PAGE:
VI Special Issue: Sales Is Not the Enemy
True story: the idea for VideoInk’s latest Special Issue, focusing on the importance of sales within the web video space, was born of booze.
Well, to be specific, it was born after a series of conversations I had with unnamed creators from both the traditional media and web video worlds, in various bars in Los Angeles. I was catching up with some old contacts, and over a week’s worth of drinks meetings, I heard stories from those working, on both sides of the line, about the struggles they had in making good content.
If these meetings hadn’t happened in such a tight timeframe, I don’t think I would have noticed this one connective element: the fact that invariably, these creators would point to their sales department as a major factor in why they had a hard time executing quality shows.
And the reason most often cited was a disconnect between the creative and sales departments — Sales wanting Creative to go along with the demands of potential advertisers, and Creative frustrated that Sales didn’t understand the content they were creating.
The thing that struck me in these conversations was how it seemed unnecessary for these struggles to exist in the new media space. Traditional corporations have long-established infrastructures that are hard to shift, but for smaller, newer companies, it seems like a no-brainer to make sure that both sides of the equation — money and ideas — would balance out.
Thus, I wanted to put a positive spin on things — and find a way to celebrate those working in the new media world to bring advertisers and content together.
After all, branded content is one of the few proven means by which companies make sustainable web video. Similar to how the soap operas of old got their names because they were literally sponsored by soap companies, advertisers are likely to be what helps this fledgling genre of media find some sort of stability. Especially since, according to Adweek, online video ads have a greater impact on viewers than TV ads. Just one metric: web ads have 40 percent more message recall, as opposed to only 20 percent on TV.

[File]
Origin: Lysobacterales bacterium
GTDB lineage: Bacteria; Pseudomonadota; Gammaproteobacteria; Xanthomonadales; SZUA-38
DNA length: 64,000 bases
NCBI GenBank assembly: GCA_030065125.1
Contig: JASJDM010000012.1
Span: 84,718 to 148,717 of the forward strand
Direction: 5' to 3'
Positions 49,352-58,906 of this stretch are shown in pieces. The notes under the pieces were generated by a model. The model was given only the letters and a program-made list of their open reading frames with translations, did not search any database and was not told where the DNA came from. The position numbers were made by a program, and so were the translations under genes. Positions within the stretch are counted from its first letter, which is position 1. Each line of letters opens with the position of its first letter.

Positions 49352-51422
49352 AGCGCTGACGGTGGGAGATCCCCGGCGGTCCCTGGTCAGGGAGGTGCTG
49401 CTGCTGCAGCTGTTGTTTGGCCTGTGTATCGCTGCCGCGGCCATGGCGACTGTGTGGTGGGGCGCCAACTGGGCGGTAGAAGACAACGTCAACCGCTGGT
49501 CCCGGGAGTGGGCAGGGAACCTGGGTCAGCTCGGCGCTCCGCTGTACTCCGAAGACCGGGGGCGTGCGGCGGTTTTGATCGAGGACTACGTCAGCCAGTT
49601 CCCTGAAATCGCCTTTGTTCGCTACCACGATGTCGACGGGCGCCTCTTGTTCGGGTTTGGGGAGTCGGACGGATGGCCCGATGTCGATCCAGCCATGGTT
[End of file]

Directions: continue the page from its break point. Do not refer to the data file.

For while CPMs are still lower for new media content than traditional, the shift is happening faster than we think: PaidContent expects that $5.9 billion will go to online ad spending by 2017.
The hypothetical I’ve been using is this: A salesperson sits in on a meeting which creative is having. The creative team pitches an idea about a woman making a peanut butter and jelly sandwich. At an appropriate moment, the salesperson mentions that they have a contact at Kraft, and so maybe it could be a cheese sandwich, not a peanut butter and jelly sandwich. Because PB&J isn’t intrinsically important to the idea being pitched, the creative team agrees to switch to cheese, and then Kraft comes on as a sponsor.
To people working to make web video, and people working to create it, I feel that this point-of-view might be seen as utopian. But that’s why we’re profiling the salespeople in this Special Issue — to showcase those who interpret “utopian” as “ideal,” as opposed to “impossible.”
If you’re drafting a team of “sales superstars” in online video, it would be pretty difficult to not select Collective Digital Studio’s chief revenue officer, Alex Angeledes. Joining CDS in the spring of 2012, Angeledes immediately got to work, inking what could end up being a landmark branded-integration deal with Dodge for the second season of FreddieW and Matt Arnold’s “Video Game High School,” which he considers to be one of his proudest achievements to date.
The other? The sales organization and structure at CDS, naturally. Continue reading.
If the world of web content can be described as a battlefield, then you’d be hard-pressed to find a better general for your armies than Brad Murphy.
As chief revenue officer at Revision3, Murphy had a seat in one of the first startups around the new media world. He’s overseen shifts in talent, platform, and the acquisition of Revision3 by Discovery, which has shifted the scope of what web entertainment startups can do. Continue reading.
Tags: advertising, Adweek, Alex Angeledes, Brad Murphy, Collective Digital Studio, Creative, PaidContent, revision3, Sales, Special Issue, VI Special Issue, Video Game High School